Beloved Screen 9 articles



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  • It’s about punishing us, rubbing our noses in the dirty truth until we have no choice but to validate the suffering of the characters. Of course, that sort of dehumanization cuts two ways, not just brutalizing the audience but making the characters less people than repositories of suffering. Sethe and Paul D. and Denver and Beloved are nothing more than the sum of the violence done to them, the designated martyrs meant to represent those 60 million and more.

  • Dutiful as it is, Jonathan Demme’s Beloved doesn’t succeed so much as it abides. Nearly three hours in length, this largely faithful adaptation of Toni Morrison’s 1988 Pulitzer Prize winner moves in leisurely fits and—unencumbered by style or narrative complexity—never loses its forward momentum.

  • Beloved's success as an adaptation of the novel is in many ways an impossible and frivolous standard by which to judge; no one involved seems to have approached this material with the idea of animating Morrison's vision without sacrifice or compromise. Within the rubric, though, of maintaining the book's fierce spirit and rigorous attention to a wounded social history, Beloved is admirable in ways that should reward most viewers who are willing and bold enough to test its deep, still waters.

  • Using overwhelmingly potent performances, audacious static close-ups, assertive lighting, and a rigorous yet lyrical interweaving of events set in three different time frames, this terrifyingly beautiful movie blends metaphor and stark social commentary to achieve a spontaneous grace.

  • Filled with some of the most extraordinary images of recent years, Jonathan Demme’s Beloved was apparently too powerful for audiences to handle back in 1998. Producer and star Oprah Winfrey delivers a strong-willed and richly complex performance as escaped slave Sethe.

  • Where Philadelphia is a morass of compromises, Demme’s adaptation of Toni Morrison’s much-lauded novel Beloved is willfully obdurate, a fierce, at times inexplicable, magical-realist masterpiece... The director’s rhetorical subtext: have we lost the ability to engage with cinema and the other arts as simple spiritual expression? Beloved is that query’s timeless, challenging, and necessary answer.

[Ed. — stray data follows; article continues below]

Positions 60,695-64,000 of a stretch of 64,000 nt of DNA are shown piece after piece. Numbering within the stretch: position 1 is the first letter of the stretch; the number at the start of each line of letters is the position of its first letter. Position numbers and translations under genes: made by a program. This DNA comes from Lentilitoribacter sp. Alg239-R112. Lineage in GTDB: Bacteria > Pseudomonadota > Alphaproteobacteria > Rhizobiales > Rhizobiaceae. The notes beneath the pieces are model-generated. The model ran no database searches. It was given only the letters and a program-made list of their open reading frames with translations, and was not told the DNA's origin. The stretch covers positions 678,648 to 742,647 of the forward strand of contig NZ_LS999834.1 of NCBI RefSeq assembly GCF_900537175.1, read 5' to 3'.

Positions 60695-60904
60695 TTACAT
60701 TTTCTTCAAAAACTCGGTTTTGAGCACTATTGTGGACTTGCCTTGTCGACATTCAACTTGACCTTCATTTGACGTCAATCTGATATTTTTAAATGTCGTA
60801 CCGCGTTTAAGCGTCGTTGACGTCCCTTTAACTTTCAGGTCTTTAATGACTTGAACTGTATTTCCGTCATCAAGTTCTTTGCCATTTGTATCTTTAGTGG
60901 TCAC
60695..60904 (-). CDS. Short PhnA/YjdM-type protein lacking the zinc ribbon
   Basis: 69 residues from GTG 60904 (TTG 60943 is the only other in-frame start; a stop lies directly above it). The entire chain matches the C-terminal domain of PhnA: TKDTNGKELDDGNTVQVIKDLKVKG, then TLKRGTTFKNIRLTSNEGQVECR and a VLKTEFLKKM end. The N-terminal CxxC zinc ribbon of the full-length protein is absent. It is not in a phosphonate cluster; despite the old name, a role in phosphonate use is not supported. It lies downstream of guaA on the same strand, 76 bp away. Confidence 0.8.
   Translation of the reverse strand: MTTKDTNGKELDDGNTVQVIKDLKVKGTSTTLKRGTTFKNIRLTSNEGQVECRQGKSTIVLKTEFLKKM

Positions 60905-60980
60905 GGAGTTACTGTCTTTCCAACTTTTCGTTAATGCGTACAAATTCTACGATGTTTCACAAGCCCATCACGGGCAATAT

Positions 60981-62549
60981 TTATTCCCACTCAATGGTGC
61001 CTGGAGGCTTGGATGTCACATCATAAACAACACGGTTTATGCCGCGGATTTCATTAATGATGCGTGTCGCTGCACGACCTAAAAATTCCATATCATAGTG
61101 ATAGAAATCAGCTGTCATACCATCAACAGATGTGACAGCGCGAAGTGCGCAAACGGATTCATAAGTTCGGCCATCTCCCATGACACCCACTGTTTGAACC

• It anchors the lyrical surrealism of Morrison’s novel in a brutal historical reality that only a good movie can provide. Demme’s skill as a filmmaker was to meet his subjects where they were. Few movies are better proof of that than Beloved, which would seem like a complete outlier in his canon but is, in fact, the consummation of everything that makes him worth remembering, studying, and falling in love with as a filmmaker.

  • Demme was no dummy: He knew he could never replicate the experience of reading Morrison's prose, so he found a cinematic analogue in overt references to the horror genre, complete with special effects and elaborate atmospheric devices. And why not? Beloved, like most horror movies, is a story about the return of the repressed. I find the film, in its own curious way, as daring as the book.

  • Demme's cinema reached its apex with the wild, gorgeous and heart-wrenching "Beloved," which you currently can't buy on Blu-ray. Oprah gives her best performance as Toni Morrison's beleaguered former slave Sethe, who lives with the scars White America stamped on every inch of her body and soul. Her earnestness is awe-inspiring. She's just right.

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